The influence of high doses of testosterone and anabolic steroids on testicular endocrine function and on circulating steroid binding proteins, sex hormone binding globulin (SHBG) and cortisol binding globulin (CBG), were investigated in power athletes for 26 weeks of steroid self-administration and for the following 16 weeks after drug withdrawal. Serum testosterone and androstenedione concentrations increased (P less than ) but pregnenolone, 17-hydroxypregnenolone, dehydroepiandrosterone, 5-androstene-3 beta, 17 beta-diol, progesterone and 17-hydroxyprogesterone concentrations strongly decreased (P less than ) during steroid administration. Serum pregnenolone, 17-hydroxypregnenolone and dehydroepiandrosterone sulphate concentrations followed the changes of the corresponding unconjugated steroids but 5-androstene-3 beta, 17 beta-diol and testosterone sulphate concentrations remained unchanged during the follow-up time. During drug administration SHBG concentrations decreased by about 80 to 90% and remained low even for the 16 weeks following steroid withdrawal. Steroid administration had no influence on serum CBG concentrations. In conclusion, self-administration of testosterone and anabolic steroids soon led to impairment of testicular endocrine function which was characterized by low concentrations of testosterone precursors, high ratios of testosterone to its precursor steroids and low SHBG concentrations. Decreased concentrations of SHBG and testicular steroids were still partly evident during the 16 weeks after drug withdrawal. The depressed circulating levels of dehydroepiandrosterone and its sulphate may indicate that the androgenic-anabolic steroids also suppress adrenal androgen production.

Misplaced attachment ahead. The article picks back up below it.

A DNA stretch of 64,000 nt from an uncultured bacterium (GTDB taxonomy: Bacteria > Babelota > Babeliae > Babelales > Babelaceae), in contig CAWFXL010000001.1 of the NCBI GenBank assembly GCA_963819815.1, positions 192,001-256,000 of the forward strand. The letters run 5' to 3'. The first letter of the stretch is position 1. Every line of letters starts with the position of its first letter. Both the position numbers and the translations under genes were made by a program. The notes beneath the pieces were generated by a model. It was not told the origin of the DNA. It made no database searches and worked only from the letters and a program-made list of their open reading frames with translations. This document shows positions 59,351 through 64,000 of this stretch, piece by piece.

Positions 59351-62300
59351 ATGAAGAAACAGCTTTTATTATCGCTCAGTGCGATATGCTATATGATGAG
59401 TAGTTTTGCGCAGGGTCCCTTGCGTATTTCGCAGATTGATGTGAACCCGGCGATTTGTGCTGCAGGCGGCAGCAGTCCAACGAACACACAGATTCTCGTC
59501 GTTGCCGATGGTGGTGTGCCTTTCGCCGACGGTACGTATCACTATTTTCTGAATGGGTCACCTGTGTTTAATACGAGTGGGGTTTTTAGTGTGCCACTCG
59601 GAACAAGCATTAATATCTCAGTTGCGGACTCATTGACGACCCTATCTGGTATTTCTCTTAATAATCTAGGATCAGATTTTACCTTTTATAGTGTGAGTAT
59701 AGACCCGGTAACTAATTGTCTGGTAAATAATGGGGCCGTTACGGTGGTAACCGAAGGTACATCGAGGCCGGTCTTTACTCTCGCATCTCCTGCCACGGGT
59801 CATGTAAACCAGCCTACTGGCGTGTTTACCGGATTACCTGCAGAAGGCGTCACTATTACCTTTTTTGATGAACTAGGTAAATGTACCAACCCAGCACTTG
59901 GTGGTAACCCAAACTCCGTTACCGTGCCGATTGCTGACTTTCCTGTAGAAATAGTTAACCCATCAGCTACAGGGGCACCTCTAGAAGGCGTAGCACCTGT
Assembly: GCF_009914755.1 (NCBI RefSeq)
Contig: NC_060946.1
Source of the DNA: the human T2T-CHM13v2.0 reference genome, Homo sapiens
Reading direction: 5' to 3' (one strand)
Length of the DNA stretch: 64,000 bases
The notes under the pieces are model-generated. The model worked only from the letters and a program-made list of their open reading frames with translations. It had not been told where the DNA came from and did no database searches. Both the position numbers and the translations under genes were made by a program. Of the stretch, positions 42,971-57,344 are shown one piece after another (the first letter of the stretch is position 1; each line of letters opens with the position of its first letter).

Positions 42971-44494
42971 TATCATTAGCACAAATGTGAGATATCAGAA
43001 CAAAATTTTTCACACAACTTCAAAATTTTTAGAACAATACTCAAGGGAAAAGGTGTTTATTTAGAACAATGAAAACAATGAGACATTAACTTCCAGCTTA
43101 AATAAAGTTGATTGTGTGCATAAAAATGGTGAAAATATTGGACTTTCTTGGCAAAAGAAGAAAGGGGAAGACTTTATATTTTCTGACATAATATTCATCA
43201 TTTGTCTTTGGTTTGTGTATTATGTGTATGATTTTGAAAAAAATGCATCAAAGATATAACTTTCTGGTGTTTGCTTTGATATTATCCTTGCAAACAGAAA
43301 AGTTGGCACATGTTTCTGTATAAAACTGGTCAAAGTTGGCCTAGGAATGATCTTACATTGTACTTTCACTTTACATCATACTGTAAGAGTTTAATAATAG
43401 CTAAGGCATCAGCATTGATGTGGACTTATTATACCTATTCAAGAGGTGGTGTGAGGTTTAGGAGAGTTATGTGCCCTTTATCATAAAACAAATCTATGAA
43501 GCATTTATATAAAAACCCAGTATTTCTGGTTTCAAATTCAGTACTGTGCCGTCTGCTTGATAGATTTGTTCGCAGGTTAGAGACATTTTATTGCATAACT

The second theory is similar and is known as "evolutionary neuroandrogenic (ENA) theory of male aggression".   Testosterone and other androgens have evolved to masculinize a brain in order to be competitive even to the point of risking harm to the person and others. By doing so, individuals with masculinized brains as a result of pre-natal and adult life testosterone and androgens enhance their resource acquiring abilities in order to survive, attract and copulate with mates as much as possible.  The masculinization of the brain is not just mediated by testosterone levels at the adult stage, but also testosterone exposure in the womb as a fetus. Higher pre-natal testosterone indicated by a low digit ratio as well as adult testosterone levels increased risk of fouls or aggression among male players in a soccer game.  Studies have also found higher pre-natal testosterone or lower digit ratio to be correlated with higher aggression in males.